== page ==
Relations Among River Stage, Rainfall, Ground-Water Levels, and Stage at Two Missouri River Flood-Plain Wetlands

Water-Resources Investigations Report 2001-4123




The source of water is important to the ecological function of Missouri River flood-plain wetlands. There are four potential sources of water to flood-plain wetlands: direct flow from the river channel during high river stage, ground-water movement into the wetlands in response to river-stage changes and aquifer recharge, direct precipitation, and runoff from surrounding uplands. Concurrent measurements of river stage, rainfall, ground-water level, and wetland stage were compared for two Missouri River flood-plain wetlands located near Rocheport, Missouri, to characterize the spatial and temporal relations between river stage, rainfall, ground-water levels and wetland stage, determine the source of water to each wetland, and compare measured and estimated stage and ground-water levels at each site. The two sites chosen for this study were wetland NC-5, a non-connected, 50 feet deep scour constantly filled with water, formed during the flood of 1993, and wetland TC-1, a shallow, temporary wetland intermittently filled with water. Because these two wetlands bracket a range of wetland types of the Missouri River flood plain, the responses of other Missouri River wetlands to changes in river stage, rainfall, and runoff should be similar to the responses exhibited by wetlands NC-5 and TC-1. For wetlands deep enough to intersect the ground-water table in the alluvial aquifer, such as wetland NC-5, the ground-water response factor can estimate flood-plain wetland stage changes in response to known river-stage changes. Measured maximum stage and ground-water-level changes at NC-5 fall within the range of estimated changes using the ground-water response factor. Measured maximum ground-water-level changes at TC-1 are similar to, but consistently greater than the estimated values, and are most likely the result of alluvial deposits with higher than average hydraulic conductivity located between wetland TC-1 and the Missouri River. Similarity between ground-water level and stage hydrography at wetland NC-5 indicate that ground-water-level fluctuations caused by river-stage changes control the stage of wetland NC-5. A 2-day lag time exists between river-stage changes and ground water and stage changes at wetland NC-5. The lack of a measurable response of wetland NC-5 stage to rainfall indicate that rainfall is not a large source of water to wetland NC-5. Stage in wetland TC-1 only increased at high river stage in June and July 1999, and from runoff caused by local rainfall during the winter. The 2-day lag time between peak stages at wetland TC-1 and peak Missouri River stages compared to the 1-day lag time between Missouri River stage and ground-water peaks at wetland TC-1 indicates ground-water flow does not directly affect wetland stage at TC-1, but surface-water flow does affect wetland stage at TC-1 during high river stage. Comparing wetland TC-1 stage to potential water sources indicates the most likely explanation for the rise in stage at wetland TC-1 is surface runoff supplied via seepage through the levees and upward flow of ground water through alluvial deposits of higher hydraulic conductivity during high river stage. The rate of decrease in wetland TC-1 stage was limited by the rate at which ground-water level decreased. Stage response to rainfall at wetland TC-1 during the winter months and no response to greater rainfall amounts during spring and summer months indicate that evapotranspiration may limit the affect of rainfall on stage at wetland TC-1 during the growing season.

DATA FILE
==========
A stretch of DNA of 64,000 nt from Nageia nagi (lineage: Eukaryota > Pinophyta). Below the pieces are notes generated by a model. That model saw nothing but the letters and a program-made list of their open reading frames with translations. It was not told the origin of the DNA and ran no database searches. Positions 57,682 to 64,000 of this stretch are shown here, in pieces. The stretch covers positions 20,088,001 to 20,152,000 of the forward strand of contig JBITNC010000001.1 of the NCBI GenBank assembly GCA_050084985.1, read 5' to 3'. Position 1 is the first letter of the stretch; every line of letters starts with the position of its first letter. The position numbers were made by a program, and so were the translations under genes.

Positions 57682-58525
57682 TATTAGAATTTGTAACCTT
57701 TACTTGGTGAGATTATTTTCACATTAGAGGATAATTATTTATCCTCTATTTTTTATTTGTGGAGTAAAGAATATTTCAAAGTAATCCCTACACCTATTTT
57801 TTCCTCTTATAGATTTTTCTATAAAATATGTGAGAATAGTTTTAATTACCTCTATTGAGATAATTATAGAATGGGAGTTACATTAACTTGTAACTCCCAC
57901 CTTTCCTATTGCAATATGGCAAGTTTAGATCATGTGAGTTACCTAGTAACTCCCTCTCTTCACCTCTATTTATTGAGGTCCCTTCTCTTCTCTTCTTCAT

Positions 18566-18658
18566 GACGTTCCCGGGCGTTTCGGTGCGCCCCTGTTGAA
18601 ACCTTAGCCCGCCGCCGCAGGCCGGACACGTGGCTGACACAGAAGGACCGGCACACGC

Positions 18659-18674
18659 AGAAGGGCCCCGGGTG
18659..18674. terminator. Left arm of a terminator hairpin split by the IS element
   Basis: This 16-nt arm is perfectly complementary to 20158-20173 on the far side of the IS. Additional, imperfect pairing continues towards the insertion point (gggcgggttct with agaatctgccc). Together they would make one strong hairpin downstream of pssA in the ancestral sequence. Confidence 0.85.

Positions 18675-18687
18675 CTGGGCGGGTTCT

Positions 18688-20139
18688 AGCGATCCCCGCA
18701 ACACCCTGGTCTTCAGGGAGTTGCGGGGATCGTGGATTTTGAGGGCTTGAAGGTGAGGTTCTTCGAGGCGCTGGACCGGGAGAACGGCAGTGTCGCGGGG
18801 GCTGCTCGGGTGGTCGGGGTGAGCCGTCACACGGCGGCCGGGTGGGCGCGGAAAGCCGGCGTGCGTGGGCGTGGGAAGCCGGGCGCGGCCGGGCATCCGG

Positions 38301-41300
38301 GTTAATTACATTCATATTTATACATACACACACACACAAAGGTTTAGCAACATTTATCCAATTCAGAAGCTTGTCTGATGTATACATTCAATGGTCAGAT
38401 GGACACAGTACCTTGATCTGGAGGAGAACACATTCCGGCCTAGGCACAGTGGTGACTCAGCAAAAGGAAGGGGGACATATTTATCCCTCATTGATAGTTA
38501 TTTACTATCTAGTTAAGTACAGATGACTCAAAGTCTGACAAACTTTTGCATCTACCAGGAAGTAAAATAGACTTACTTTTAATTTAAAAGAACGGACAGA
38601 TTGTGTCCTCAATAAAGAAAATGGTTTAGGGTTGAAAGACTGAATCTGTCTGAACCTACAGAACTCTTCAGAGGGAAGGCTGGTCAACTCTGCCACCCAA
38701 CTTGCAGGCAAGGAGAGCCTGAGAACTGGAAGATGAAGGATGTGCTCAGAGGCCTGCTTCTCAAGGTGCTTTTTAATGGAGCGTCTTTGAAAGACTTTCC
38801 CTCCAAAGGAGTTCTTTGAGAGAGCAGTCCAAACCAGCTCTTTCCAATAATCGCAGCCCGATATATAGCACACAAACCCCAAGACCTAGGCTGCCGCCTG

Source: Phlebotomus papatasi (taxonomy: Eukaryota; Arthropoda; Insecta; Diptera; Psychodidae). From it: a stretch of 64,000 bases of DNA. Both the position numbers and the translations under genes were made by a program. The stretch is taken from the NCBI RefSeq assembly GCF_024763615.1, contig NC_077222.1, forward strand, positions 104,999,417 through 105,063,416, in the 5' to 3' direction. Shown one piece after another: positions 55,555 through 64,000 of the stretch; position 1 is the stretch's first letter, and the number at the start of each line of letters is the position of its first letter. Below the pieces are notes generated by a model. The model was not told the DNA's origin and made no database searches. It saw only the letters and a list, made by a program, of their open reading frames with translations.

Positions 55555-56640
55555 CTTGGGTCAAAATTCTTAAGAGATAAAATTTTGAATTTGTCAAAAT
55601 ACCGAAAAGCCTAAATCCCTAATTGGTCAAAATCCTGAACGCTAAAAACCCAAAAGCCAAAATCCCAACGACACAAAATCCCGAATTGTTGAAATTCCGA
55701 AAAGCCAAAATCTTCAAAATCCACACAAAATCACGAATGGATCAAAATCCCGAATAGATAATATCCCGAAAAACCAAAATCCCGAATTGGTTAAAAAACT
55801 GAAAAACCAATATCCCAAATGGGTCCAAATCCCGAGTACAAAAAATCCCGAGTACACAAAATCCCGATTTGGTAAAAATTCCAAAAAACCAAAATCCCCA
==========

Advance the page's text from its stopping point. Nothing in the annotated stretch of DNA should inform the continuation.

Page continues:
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Relations Among River Stage, Rainfall, Ground-Water Levels, and Stage at Two Missouri River Flood-Plain Wetlands
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Water-Resources Investigations Report
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iii, 18 p. : ill. (some col.), col. map ; 28 cm.